In the history of mankind, every great achievement and every major discovery has all started off with an idea, a though, a dream. Two brothers, Orville and Wilbur Wright had a dream to build something that could fly, but most thought it was nothing more than a crazy idea. With the belief that the sky is the limit when it comes to what can come from imagination, they built the first aircraft in history that went airborne. In 1903 they created a manmade craft composed of stick and fabric that accomplished what was thought in those days impossible. They did most of their research in Dayton, Ohio but they tested the plane in Kitty Hawk, North Carolina. They flew lying face down on the bottom wing, with “the wind in the pilot’s face”. The Wrights’ first flight went 120 feet in only 12 seconds, and from those 12 seconds many other things were made possible. (Chicago Sun Times, July 2003)
These two men, Wilbur who died in 1912, and Orville who died in 1948 (USA, Today) created the dream for others to live out in the future. Some have even tried building an exact replica of the plane the Wright brothers built. (Chicago Sun Times, September 2003) Something that started out as a little experiment has been brought to good use across the world throughout history, between males and females.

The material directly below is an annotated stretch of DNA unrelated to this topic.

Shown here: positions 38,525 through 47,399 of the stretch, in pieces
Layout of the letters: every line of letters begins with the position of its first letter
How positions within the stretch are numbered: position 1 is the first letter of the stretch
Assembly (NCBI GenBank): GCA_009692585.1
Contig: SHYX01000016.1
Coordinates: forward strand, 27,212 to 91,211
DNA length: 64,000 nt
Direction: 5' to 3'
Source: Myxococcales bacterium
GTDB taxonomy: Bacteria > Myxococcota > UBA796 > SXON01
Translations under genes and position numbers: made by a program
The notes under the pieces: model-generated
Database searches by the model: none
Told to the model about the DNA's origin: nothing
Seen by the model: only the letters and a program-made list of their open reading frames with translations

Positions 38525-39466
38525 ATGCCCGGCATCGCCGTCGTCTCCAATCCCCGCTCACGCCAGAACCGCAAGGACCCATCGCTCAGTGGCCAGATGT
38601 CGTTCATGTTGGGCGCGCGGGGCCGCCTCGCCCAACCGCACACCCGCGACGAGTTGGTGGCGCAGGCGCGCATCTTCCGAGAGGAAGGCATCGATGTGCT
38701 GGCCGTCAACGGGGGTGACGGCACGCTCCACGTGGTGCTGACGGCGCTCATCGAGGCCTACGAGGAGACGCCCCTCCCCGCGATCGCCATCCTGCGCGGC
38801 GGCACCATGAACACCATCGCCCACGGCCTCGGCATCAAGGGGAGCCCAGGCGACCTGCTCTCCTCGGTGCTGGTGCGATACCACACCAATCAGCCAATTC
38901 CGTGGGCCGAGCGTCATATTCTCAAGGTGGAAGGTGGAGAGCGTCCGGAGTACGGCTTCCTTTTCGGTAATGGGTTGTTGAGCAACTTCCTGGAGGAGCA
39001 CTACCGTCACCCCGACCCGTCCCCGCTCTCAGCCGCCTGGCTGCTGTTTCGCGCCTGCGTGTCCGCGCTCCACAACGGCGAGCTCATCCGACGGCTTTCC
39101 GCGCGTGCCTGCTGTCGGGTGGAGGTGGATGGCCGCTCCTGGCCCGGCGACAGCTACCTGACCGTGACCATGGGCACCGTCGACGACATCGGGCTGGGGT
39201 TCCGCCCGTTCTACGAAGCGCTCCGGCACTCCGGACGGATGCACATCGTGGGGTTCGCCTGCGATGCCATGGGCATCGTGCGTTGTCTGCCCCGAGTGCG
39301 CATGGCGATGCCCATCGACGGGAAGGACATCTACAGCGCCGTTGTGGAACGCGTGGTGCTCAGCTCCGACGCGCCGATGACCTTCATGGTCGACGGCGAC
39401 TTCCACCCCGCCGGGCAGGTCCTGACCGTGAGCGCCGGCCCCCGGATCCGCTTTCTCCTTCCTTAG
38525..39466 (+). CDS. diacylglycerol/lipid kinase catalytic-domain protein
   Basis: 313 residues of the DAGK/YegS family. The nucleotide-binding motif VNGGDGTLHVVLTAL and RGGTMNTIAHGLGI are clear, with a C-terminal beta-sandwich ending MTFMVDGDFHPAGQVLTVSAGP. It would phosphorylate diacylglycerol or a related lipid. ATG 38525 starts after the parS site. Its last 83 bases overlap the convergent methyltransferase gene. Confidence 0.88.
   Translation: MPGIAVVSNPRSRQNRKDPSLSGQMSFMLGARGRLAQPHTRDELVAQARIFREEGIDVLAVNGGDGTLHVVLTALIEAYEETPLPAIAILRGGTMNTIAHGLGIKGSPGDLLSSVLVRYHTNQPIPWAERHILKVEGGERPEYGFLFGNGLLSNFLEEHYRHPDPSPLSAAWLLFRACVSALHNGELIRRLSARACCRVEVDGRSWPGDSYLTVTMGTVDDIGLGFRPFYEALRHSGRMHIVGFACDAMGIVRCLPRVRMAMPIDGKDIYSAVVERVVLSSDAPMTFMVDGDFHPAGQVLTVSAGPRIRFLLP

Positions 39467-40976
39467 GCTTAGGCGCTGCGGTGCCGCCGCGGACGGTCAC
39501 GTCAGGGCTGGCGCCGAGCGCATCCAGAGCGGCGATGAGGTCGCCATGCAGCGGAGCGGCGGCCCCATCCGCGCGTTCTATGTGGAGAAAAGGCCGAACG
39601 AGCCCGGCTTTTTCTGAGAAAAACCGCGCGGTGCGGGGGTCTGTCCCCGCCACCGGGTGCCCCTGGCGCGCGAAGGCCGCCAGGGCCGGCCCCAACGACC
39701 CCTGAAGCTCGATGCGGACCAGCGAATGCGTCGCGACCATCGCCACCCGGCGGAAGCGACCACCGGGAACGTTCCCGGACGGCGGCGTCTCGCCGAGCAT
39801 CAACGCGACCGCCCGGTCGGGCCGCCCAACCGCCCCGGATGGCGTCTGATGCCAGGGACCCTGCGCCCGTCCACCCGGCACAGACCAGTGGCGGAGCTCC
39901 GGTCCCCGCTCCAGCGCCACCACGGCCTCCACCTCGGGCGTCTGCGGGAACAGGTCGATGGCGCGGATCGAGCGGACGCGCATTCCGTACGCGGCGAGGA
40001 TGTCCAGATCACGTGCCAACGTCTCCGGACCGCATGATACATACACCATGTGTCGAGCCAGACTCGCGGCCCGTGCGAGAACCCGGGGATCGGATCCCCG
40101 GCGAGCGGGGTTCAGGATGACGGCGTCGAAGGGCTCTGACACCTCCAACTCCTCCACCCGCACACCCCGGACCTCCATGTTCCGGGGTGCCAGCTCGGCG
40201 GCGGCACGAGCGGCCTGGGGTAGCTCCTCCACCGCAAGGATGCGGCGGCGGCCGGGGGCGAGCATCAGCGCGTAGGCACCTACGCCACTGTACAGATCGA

The first licensed female pilot was Baroness Raymonde de Laroche who declared, “Flying is the best possible thing for a woman.”(USA Today, 2003) Amelia Earhart was the first person to fly solo from Hawaii to the West Coast in 1935. She was also one of the famous known to die in an aircraft incident. (USA Today, 2003) She disappeared on July 2, 1937, as she was flying an equatorial route around the globe. The official U.S. position is that she and her navigator, Fred Noonan, ran out of gas and went down in the Pacific. (Los Angeles Times, 2003) Women have had a large part in the time line of flight, but men take a good token of it.